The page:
A Melville Pharmacist has been arrested for his alleged role as a ringleader in a massive scheme to distribute black market prescription HIV drugs and defraud the Medicaid Program of $155 million, law enforcement officials said.
Attorney General Eric Schneiderman announced this week that an investigation shut down the illegal operation that was distributing HIV prescription drugs obtained on the black market through MOMS pharmacy, a high-volume pharmacy located in Melville.
According to the indictment and forfeiture complaint, beginning in September 2008, Glenn Schabel, of Melville, the supervising pharmacist and compliance officer for MOMS pharmacy, allegedly accepted bribes to purchase in excess of $274 million worth of black market HIV medications from a web of shell companies, controlled by Stephen Manuel Costa, a 27-year-old Florida resident.
Officials said Costa allegedly incorporated four separate entities as “wholesale” distributors in order to disguise the sale of the diverted medications. Costa is charged with furnishing millions of the black market HIV medications, and dispensed the prescriptions to MOMS patients, many of whom were Medicaid recipients. Allion, under the direction of Schabel, continued to bill Medicaid, knowing the drugs were purchased illegally, the Attorney General said in a press release.
Schneiderman said that the scheme endangered patients by exposing them to drugs of unknown origin and potency, and in some cases, drugs that were mislabeled, potentially expired or possibly stolen from manufacturers. In addition to the criminal charges, the Attorney General is seeking $155 million in civil penalties from the defendants.
“The ringleaders of this complex scheme not only cheated the state Medicaid program out of millions of dollars, but preyed on some of New York’s most vulnerable patients just to make a quick buck. These crimes are intolerable, and the perpetrators will be held accountable for breaking the law,” Schneiderman said.
The indictment, which was recently unsealed in New York State Supreme Court in Suffolk County by Judge James C. Hudson, charges Schabel and three other defendants with felonies including grand larceny, criminal diversion of prescription medications and prescriptions, money laundering, commercial bribery and commercial bribe receiving, offering a false instrument for filing and conspiracy. The Class B felony charges each carry a maximum of between 8 and 25 years imprisonment.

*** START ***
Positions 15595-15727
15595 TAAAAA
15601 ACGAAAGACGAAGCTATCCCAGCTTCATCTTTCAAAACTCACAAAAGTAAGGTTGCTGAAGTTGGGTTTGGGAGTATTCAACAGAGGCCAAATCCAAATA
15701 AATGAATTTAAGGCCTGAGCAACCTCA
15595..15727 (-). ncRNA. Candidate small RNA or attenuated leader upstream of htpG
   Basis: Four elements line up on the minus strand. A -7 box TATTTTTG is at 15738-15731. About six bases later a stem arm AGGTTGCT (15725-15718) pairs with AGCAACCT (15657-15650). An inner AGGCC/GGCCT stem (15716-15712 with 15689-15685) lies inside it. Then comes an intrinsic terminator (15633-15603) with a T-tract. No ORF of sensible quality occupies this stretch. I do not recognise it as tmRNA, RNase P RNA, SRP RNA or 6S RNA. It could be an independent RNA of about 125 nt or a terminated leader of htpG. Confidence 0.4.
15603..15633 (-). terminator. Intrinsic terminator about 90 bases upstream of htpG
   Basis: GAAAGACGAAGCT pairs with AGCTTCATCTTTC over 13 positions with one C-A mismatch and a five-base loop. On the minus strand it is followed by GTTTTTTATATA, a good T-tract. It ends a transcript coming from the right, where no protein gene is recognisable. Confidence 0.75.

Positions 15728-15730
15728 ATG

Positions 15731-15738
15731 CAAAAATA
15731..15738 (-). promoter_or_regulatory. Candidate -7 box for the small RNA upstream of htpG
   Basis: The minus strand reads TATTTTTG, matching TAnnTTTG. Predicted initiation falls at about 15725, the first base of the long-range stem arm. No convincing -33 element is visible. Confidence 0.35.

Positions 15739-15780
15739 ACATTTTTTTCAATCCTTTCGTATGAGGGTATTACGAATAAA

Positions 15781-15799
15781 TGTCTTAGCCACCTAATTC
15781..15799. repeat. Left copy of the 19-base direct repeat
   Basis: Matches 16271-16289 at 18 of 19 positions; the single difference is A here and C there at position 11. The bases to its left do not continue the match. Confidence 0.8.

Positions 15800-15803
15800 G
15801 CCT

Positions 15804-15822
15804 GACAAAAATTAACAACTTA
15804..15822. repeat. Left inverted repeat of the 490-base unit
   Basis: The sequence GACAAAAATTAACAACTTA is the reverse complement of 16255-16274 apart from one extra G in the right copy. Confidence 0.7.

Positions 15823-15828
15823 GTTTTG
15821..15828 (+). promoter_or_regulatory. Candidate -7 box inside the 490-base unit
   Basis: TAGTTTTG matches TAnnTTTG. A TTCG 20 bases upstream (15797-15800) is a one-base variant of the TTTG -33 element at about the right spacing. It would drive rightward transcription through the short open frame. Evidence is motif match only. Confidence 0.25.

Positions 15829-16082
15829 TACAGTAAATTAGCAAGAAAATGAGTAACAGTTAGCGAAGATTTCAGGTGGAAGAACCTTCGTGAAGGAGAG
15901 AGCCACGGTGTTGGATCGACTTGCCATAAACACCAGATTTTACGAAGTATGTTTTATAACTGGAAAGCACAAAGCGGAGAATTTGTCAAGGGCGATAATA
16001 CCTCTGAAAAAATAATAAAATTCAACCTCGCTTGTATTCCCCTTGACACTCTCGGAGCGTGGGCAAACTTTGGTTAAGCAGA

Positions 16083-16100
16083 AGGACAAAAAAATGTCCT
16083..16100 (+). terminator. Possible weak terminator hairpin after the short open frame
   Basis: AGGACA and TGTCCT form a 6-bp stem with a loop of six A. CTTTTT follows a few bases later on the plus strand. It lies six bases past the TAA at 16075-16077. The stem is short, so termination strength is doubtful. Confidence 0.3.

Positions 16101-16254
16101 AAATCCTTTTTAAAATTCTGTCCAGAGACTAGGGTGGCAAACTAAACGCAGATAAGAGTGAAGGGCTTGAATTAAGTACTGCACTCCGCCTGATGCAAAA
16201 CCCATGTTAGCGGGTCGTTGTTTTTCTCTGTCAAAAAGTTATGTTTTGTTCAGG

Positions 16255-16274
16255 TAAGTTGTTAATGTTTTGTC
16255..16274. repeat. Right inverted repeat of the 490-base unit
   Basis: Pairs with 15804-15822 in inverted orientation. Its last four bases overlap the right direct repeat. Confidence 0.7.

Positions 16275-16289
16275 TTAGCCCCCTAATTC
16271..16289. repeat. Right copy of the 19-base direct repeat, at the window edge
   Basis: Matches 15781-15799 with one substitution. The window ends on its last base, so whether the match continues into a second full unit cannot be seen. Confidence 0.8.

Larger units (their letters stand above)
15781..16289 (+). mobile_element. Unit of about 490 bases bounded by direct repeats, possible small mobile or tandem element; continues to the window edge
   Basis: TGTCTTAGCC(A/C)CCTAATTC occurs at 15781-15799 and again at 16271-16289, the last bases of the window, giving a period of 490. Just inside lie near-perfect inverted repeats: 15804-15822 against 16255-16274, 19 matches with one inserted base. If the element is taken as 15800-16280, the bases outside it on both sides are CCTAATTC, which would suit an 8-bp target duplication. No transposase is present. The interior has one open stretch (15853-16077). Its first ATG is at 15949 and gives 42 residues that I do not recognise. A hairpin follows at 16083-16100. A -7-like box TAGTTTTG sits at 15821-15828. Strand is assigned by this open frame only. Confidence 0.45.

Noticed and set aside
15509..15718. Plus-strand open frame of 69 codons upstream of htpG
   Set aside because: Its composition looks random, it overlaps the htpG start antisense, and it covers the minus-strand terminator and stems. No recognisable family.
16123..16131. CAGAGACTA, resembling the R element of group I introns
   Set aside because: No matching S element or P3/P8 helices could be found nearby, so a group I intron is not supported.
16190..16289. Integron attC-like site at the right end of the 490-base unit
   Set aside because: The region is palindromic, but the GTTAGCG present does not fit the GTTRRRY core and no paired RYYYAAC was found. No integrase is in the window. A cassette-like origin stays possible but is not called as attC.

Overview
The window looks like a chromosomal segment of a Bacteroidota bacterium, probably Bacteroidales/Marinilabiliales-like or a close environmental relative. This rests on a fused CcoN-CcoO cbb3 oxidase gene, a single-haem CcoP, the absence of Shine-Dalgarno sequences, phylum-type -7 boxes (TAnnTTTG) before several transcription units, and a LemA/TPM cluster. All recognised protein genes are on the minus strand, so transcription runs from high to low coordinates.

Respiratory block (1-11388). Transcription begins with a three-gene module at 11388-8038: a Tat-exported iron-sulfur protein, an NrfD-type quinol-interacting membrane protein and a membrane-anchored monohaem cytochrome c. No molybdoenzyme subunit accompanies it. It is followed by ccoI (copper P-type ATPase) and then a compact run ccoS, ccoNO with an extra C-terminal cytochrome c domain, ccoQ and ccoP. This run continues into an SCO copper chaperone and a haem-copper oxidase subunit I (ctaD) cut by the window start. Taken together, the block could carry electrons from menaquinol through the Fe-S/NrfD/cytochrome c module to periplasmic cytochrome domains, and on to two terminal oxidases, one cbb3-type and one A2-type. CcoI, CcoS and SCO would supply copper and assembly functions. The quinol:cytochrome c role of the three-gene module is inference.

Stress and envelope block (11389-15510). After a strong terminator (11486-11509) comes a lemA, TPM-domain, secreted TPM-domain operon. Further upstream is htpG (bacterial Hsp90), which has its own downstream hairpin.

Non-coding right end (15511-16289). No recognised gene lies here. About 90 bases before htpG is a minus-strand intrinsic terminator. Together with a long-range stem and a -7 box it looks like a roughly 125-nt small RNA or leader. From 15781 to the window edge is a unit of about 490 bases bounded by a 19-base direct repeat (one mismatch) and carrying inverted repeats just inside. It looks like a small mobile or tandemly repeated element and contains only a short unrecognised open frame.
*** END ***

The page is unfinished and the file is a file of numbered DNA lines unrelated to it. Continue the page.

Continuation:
The investigation also shows that Ira Gross of Babylon, another licensed pharmacist, brokered the sale of the illegally diverted drugs between Schabel and Costa. The fourth defendant, Harry Abolafia, allegedly created false invoices for Costa’s companies—SMC Distributors, Fidelity Wholesale, Optimus Wholesale, and Nuline Pharmaceuticals—in order to make the transactions appear to be legitimate.
The indictment charges that at least $155 million in false claims were made to the New York State Medicaid Program after the drugs were dispensed.
Through the use of telephone wiretaps, the Attorney General’s Medicaid Fraud Control Unit intercepted a delivery of over $1 million worth of prescription HIV medications from one of Costa’s companies, Nuline Pharmaceuticals, to the Melville distribution center of MOMS pharmacy. The investigators simultaneously executed a search warrant, and, with the assistance of a team of pharmacists from the New York State Office of the Medicaid Inspector General (OMIG), seized millions of dollars of diverted HIV medications.
Earlier this year, the Attorney General also seized millions of dollars in assets of the defendants through a forfeiture complaint filed in conjunction with the execution of a search warrant at MOMS pharmacy in Melville.
“MOMS Pharmacy was a victim of this crime and will continue to cooperate fully with the New York State authorities to see that those involved are brought to justice. The health and safety of our patients is our first priority, and we are doing all we can to make sure nothing like this happens again. Over the past two months, we have been working to strengthen our existing quality control and compliance processes and ensure that we are better able to detect problems of this nature,” Anthony D. Luna, President of MOMs Pharmacy, said in a statement.
The charges against the defendants are merely accusations and the defendants are presumed innocent until and unless proven guilty in a court of law.